Persistent calf injuries

Depressed first-time poster. I have had persistent reoccurring injuries in both calves going back over 2 years now. It is the same spot that keeps getting injured, alternatively in both calves... Right in the middle of the calf where the soleus inserts into the <span>gastrocnemius.
I have had 30 - 40 physio sessions at this stage (with 2 different practices) and I recently underwent a 2 month rehab program with nightly exercises (calf raises, hopping on one leg etc).
On 2 occasions now, the same calf has torn, in the physios office, during the final standing jump tests that were supposed to be the final test before getting back on a running program. I really feel like I am at the end of the road. There is talk about maybe getting a MRI done but, other than probably showing scar tissue on both calves, I don't really see how that is going to benefit me. 
This post is kinda a last resort to see if anyone out there has been in a similar position and/or has any thoughts or ideas of what I could possibly try next. I really feel that I've exhausted the physio route.
Any thoughts would be greatly appreciated. I am 48 years old but carrying no excess body fat. 
Many thanks 
James </span>

Best Answer


  • Just had a very quick scan of that there and all I can say is wow! I will definitely take the time to read through everything in it. Thank you for taking the time to post this. 
  • WheelyneilWheelyneil ✭✭✭
    I had similar issues, sudden out of the blue calf strains, one leg after another. Always the same place, deep inside the soleus  muscle. Nothing really bad, but enough to stop me running for 2-3 weeks at a time. The solution for me was exactly as everyone says - increase cadence and strengthening the glutes and core. I also started wearing shoe insoles to support my high arches. I increased my cadence from 160-165 to around 175 on a steady jog, and around 180 at anything faster than 5min/km pace, increasing to 190 at 4min/km. Unfortunately there is no easy fix, the glute/core strengthening takes months of daily work and there are no shortcuts. I found it easier to do a bedtime routine involving hip hitches and calf raises on the stairs, plus lots of planks and glute bridges. It’s not fun, and it doesn’t feel at the time to be doing any good, but 2 years later I’m running faster than ever and no more calf strains. That said, I’m now suffering with a peroneal muscle/tendon problem, but I think I’ve just found the next weakest link as a result of running faster/harder.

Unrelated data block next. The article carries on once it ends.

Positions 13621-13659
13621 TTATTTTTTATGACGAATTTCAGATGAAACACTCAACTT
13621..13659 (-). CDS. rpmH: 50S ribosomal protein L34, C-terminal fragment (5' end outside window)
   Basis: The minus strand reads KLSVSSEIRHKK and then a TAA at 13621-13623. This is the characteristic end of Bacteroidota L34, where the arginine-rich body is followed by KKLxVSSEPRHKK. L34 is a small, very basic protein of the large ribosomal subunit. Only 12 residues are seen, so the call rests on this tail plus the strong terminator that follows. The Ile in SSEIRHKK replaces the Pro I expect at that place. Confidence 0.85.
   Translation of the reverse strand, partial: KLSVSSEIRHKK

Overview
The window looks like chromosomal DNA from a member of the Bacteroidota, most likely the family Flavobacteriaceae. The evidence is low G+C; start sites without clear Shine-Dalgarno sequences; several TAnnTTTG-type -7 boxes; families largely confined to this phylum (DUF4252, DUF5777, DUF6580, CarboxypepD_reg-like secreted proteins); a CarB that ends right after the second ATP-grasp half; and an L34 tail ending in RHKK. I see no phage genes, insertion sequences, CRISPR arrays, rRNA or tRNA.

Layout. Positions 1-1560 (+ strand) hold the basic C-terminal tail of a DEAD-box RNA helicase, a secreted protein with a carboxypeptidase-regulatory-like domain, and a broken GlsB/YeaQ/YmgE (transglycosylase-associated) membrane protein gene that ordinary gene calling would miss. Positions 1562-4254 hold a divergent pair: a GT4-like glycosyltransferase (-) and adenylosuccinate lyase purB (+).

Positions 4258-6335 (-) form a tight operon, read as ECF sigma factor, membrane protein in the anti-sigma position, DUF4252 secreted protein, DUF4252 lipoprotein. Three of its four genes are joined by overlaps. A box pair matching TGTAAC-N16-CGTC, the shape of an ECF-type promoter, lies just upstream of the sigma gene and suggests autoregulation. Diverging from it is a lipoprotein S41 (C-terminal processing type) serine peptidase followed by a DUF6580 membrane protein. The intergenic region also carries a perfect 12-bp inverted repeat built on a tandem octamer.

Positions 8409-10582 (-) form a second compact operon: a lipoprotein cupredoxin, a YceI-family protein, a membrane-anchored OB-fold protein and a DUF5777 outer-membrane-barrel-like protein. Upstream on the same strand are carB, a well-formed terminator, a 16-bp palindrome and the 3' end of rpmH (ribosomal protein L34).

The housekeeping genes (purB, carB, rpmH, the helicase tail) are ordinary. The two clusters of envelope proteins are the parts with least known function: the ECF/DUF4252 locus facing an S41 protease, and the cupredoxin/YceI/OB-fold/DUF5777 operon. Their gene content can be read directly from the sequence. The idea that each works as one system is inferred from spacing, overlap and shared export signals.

• Hey Neil, many thanks for your response. I very much agree with your ideas around glutes/hips/core strengthening...the sports injury specialist I am currently seeing has me on hamstring/quad/glute strengthening program as he feels it could be linked to the calves being overloaded. That is the first time I have had any advice in relation to cadence...I will be sure to mention that at my next appointment. In the meantime, I would highly recommend the blog above, kindly provided by raywood, for all things calf-related.
    Thanks again...
  • I posted about this very problem a few years ago on here. For 11 years I suffered with calf pulls. I saw every type of professional to solve it but never got an answer. Then, I happened to read an article titled "It's all in the hips" written by James Dunne on the Kinetic Revolution website. He explained that you can have the biggest, strongest glutes in the world, BUT, if you don't use them when running, somewhere else is doing the work instead, at a cost (Calf Pulls?????) I found it difficult to engage my glutes initially, as I had lost the neural connection. I couldn't clench my butt cheeks one at a time but after practice I managed to. Then, when I went running I started to clench my butt cheeks, which felt weird at first, but it made me engage my glutes as I ran. Haven't had any calf issues for 11 months now, and was up to 19 miles in preparation for 5 marathons this year before Covid . Might not be the answer to your problem, but might be worth a read.
    Good luck
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